It’s a perfectly crisp and clear autumn morning when a white-tailed doe wanders into view beneath your deer stand. Despite a favorable wind, the doe stops dead in her tracks, staring cautiously in your direction, twitching an ear and flaring a nostril. You’re perfectly motionless. The deer stretches her neck and twists her head from side to side. After what seems like an eternity, she eventually turns her attention to the acorns scattered on the forest floor.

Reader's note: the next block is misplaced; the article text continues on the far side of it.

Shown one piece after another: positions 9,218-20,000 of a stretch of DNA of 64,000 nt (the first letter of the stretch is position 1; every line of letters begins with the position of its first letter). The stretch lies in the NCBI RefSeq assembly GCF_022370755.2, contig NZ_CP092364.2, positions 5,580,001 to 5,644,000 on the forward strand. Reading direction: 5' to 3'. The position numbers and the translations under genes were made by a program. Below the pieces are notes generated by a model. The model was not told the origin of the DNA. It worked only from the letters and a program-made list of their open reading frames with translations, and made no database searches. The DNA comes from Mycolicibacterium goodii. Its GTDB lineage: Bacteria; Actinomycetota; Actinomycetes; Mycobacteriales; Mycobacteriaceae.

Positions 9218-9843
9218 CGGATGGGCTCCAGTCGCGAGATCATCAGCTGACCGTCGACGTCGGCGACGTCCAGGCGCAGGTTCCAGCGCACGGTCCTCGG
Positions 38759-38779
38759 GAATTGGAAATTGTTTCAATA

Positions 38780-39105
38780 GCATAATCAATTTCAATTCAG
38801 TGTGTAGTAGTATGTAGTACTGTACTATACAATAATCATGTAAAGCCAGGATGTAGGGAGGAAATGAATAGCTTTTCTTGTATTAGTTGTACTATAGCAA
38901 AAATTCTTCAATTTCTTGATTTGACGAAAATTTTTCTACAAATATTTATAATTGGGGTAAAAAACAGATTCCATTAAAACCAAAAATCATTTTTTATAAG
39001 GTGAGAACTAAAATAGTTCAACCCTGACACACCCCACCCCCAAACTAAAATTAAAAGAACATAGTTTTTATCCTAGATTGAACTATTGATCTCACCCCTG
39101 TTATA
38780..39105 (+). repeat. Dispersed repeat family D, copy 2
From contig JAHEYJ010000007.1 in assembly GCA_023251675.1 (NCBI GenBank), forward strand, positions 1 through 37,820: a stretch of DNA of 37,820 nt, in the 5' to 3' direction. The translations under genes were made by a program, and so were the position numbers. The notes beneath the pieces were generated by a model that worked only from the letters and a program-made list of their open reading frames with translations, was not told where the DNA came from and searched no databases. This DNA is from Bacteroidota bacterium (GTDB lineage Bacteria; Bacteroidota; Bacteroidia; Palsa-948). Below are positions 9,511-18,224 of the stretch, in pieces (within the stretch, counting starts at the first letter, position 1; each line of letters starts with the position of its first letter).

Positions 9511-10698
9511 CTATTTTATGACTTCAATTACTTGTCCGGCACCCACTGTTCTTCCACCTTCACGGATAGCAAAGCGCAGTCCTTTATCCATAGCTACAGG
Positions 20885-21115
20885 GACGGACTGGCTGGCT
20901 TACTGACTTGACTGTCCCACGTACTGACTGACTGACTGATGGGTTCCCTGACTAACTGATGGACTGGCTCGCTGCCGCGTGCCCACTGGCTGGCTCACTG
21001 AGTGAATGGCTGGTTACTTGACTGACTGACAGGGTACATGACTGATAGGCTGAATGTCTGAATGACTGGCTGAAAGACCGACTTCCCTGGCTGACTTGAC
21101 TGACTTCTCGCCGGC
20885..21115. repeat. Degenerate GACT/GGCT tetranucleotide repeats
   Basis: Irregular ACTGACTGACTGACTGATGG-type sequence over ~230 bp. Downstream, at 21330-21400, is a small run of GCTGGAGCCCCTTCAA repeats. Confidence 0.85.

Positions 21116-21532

Why didn’t she run away? Her scrutiny supports the idea that she saw you, but instead of running for safety, she finally relaxed and started feeding.
It could’ve turned out another way, with some visual cue triggering a flight response and the deer high-tailing it in the opposite direction. With either outcome, the result may be attributed to processes of whitetail vision.